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About this Poem 

"The National Parks are famous for providing privacy and beauty to the murderer and the suicide. The Shenandoah is a river I have lived near all of my life and it dies and vanishes at Harpers Ferry, a town just down the road from me. I thought I’d write an elegy for what rushes to its death at all times every day."
—Steve Scafidi

Elegy for the Shenandoah River

at Harpers Ferry, West Virginia 

The rivers meet become one and disappear
At the sea and the young find the solace
Of drugs and fucking. Falling-in-love

Is the story they tell later living a while
Maybe in misery or in joyful fits
Of circumstance dying off eventually

Leaving behind the meanings they made
Which dissolve in the rain over eons:
Houses and books and machines starting

To drizzle back into atoms loose like
Fires in the green bombast of the hillsides
And the town of Harpers Ferry and its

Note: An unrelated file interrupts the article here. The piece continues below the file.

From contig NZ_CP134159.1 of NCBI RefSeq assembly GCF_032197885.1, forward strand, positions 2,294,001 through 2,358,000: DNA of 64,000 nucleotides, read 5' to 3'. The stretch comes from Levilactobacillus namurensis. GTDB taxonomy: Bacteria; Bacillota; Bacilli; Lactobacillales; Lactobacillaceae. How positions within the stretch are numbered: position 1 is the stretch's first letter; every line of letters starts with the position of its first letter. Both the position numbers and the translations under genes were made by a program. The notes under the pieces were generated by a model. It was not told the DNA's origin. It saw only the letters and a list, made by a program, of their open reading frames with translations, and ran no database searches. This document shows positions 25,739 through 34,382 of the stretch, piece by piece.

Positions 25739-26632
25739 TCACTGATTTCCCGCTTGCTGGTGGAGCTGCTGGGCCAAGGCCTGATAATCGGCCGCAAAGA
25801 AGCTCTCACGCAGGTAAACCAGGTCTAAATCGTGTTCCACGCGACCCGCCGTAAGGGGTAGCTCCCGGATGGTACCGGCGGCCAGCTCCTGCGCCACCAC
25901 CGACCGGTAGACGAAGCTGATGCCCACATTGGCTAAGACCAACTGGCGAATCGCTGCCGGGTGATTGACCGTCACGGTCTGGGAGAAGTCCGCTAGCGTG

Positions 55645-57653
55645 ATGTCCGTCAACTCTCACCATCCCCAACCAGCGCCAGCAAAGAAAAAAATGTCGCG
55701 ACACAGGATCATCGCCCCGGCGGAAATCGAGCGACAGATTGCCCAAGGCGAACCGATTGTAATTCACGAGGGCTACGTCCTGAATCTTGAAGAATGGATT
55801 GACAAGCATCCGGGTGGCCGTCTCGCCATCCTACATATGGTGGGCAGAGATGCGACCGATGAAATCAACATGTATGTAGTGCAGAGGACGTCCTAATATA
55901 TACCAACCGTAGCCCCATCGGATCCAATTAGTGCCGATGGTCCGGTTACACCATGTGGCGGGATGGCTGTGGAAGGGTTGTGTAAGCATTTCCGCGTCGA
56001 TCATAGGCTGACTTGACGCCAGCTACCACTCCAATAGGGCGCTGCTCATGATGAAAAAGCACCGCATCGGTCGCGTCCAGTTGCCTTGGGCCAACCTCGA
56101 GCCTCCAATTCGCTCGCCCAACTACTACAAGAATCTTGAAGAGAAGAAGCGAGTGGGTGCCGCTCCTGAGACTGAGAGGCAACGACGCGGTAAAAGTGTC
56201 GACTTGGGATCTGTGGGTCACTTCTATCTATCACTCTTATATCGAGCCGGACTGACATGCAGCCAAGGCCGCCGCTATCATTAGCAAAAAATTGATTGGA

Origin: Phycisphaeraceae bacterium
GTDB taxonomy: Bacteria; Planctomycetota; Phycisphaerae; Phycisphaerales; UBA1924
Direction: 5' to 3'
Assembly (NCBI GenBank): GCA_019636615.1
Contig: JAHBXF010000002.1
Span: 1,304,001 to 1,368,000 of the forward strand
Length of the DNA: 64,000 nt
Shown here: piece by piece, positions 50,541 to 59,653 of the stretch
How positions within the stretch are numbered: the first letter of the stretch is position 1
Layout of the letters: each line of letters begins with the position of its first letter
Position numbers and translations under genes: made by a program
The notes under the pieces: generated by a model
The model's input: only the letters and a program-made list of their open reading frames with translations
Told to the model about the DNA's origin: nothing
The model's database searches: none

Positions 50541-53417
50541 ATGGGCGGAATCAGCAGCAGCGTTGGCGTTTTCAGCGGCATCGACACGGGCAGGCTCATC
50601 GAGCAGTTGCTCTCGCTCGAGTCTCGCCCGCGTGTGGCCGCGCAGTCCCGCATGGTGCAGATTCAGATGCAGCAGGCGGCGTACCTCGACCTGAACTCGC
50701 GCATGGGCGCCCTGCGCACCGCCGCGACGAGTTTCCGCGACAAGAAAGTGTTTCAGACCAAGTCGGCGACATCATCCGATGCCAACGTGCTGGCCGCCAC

Brick walls full of bullets will go like this
River of forgetfulness where I am swimming
Tonight among the boulders in the cold

Because I am drunk and alone and hoping
To die to drown to be carried suddenly up
Side down blue screaming in the waters

Which has happened enough that death is part
Of what we celebrate here in the National Parks:
A perfect place to lie your body down in the dark.

Copyright © 2016 by Steve Scafidi. This poem was commissioned by the Academy of American Poets and funded by a National Endowment for the Arts Imagine Your Parks grant.

Copyright © 2016 by Steve Scafidi. This poem was commissioned by the Academy of American Poets and funded by a National Endowment for the Arts Imagine Your Parks grant.

Steve Scafidi

Steve Scafidi

Steve Scafidi is the author of To the Bramble and the Briar (University of Arkansas Press, 2014), The Cabinetmaker's Window (Louisiana State University Press, 2014), For Love of Common Words (Louisiana State University Press, 2006), and Sparks from a Nine-Pound Hammer (Louisiana State University Press, 2001).

by this poet

poem

Before she is turned away
  for the last time in the moment
before the new world begins
  harrowing her like a field

and the sun and moon disappear
  and the stars and the houses
suddenly become illustrations
  in a book no longer to be

believed burning to ashes—
  

poem
It would have to shine. And burn. And be 
a sign of something infinite and turn things 
and people nearby into their wilder selves 
and be dangerous to the ordinary nature of 
signs and glow like a tiny hole in space

to which a god presses his eye and stares. 
Or her eye. Some divine impossible stretch 
of the